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Research Assistant/associate in Petrophysical Analysis of The Impact of Rock Heterogeneity on Co2 Flow, Residual, and Dissolution Trapping

Imperial College London has an opening Postdoc position. All students regardless of citizenship are eligible to apply. Applications are invited up to October 18, 2018.

Applications are invited for a Research Associate (i.e. postdoctoral researcher) position to join the vibrant research group of Dr. Sam Krevor in the Department of Earth Science and Engineering at Imperial College London. This research group focuses on problems of subsurface fluid flow and chemical reaction with geologic strata in application to CO2 storage, petroleum engineering, groundwater resources and hydrogeology. The group contains a diverse group of approximately 10 researchers (PhD students and postdocs) with a wide range of backgrounds and experience in Earth Science and Engineering.

The research position is part of a European Council and BEIS funded project focused on understanding the flow of CO2 through heterogeneous geologic units as a part of the ACT-CCS research program ELEGANCY (https://www.sintef.no/elegancy ). In this post the Research Associate will use reservoir condition core flooding and X-ray imaging to characterise fluid flow, and residual and dissolution trapping, in heterogeneous rocks. The use of numerical tools - commercial reservoir simulators like ECLIPSE, and numerical toolboxes such as MATLAB - will be integral to the design and interpretation of the observations. The project involves researchers from the British Geological Survey. Results from this laboratory work will underpin research by those groups focused on upscaling, geochemical processes, modelling fluid flow through faults, and understanding the seismic signatures of CO2 leakage. The Department of Earth Science and Engineering at Imperial College London combines teaching and research in Earth Sciences with related engineering disciplines. The topics we are interested in reach from blue sky Earth Science (e.g. Earth interior, surface, and its place within the solar system), to integration with related petroleum, environmental, mining and minerals engineering. Overall we employ ~50 academic staff members, ~70 postdoctoral research scientists, and ~170 PhD students, ~170 MSc students, and ~300 undergraduate students. In this post the Research Associate will use reservoir condition core flooding and X-ray imaging to characterise fluid flow, and residual and dissolution trapping, in heterogeneous rocks. The use of numerical tools - commercial reservoir simulators like ECLIPSE, and numerical toolboxes such as MATLAB - will be integral to the design and interpretation of the observations.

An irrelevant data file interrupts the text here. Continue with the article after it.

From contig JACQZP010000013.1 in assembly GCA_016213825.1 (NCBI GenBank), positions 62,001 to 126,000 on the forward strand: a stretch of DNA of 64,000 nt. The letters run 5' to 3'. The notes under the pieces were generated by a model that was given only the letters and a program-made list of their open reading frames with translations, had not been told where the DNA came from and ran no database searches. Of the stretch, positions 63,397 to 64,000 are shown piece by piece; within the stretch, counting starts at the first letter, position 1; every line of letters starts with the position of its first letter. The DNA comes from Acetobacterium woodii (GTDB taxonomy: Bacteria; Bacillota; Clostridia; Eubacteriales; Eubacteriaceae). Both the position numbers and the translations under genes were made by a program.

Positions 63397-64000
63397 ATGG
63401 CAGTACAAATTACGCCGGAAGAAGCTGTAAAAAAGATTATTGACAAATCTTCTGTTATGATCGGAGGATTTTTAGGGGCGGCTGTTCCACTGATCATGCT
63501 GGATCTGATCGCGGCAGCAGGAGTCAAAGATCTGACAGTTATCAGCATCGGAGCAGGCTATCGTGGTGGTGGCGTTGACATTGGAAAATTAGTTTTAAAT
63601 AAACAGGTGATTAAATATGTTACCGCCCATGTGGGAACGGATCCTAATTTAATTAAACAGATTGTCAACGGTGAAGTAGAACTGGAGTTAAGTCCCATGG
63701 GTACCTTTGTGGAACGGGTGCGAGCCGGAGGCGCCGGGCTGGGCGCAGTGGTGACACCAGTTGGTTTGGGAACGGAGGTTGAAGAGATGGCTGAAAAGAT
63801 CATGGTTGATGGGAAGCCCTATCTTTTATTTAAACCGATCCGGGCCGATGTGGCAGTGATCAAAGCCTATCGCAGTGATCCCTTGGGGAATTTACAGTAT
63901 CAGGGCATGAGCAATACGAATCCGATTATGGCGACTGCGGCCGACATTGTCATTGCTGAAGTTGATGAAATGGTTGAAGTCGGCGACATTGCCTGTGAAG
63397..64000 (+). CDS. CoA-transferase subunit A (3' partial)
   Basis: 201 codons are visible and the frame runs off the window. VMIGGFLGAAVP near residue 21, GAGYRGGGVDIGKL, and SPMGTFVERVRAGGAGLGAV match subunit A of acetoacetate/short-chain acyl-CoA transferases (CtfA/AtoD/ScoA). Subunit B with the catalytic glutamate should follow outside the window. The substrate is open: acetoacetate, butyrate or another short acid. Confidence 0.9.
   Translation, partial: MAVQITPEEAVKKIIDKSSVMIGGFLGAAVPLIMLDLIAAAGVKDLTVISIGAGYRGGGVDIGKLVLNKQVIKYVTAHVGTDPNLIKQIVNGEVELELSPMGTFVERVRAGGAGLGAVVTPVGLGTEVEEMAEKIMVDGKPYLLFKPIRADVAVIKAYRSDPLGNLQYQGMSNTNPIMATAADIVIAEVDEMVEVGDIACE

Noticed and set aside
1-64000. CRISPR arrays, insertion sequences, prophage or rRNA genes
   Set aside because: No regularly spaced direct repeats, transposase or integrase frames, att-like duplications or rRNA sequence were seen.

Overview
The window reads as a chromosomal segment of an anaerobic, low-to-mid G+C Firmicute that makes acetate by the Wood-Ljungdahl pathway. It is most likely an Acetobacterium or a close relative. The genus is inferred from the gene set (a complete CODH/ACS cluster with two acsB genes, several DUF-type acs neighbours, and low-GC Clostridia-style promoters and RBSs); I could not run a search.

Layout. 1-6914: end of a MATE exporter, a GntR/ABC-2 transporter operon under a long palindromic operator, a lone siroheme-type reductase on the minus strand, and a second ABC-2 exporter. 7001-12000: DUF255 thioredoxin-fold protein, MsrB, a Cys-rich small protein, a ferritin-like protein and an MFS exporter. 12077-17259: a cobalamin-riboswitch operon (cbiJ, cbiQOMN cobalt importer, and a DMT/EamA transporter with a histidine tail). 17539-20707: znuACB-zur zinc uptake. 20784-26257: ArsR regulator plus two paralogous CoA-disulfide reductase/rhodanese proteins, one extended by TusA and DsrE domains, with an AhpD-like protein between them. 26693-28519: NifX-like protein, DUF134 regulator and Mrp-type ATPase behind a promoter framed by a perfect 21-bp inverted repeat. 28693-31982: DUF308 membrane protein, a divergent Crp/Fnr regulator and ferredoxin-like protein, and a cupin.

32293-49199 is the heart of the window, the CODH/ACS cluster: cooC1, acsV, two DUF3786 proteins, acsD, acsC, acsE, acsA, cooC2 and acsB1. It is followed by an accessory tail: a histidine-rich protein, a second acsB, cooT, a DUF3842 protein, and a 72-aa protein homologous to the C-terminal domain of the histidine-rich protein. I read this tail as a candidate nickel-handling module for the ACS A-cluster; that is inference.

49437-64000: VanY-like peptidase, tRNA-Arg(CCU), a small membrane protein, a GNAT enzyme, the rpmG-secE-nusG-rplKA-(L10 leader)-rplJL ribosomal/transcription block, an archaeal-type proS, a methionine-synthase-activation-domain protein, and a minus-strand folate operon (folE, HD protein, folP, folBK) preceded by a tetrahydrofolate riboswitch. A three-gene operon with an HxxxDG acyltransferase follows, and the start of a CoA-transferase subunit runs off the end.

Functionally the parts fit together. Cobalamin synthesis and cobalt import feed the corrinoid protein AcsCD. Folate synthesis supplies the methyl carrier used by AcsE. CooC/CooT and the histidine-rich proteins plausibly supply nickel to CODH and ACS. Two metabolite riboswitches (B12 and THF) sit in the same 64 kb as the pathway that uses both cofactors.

Applicants should hold a PhD (or equivalent) in petroleum engineering or other areas of Earth Science or engineering. The ideal candidate will have experience using numerical simulation to model fluid flow in the subsurface, although candidates with experience in numerical simulation of other processes are welcome. The candidate will have a proven ability to carry out research with both peer reviewed publications and presentations at international conferences.

This is a fixed term position until 31st December 2019.

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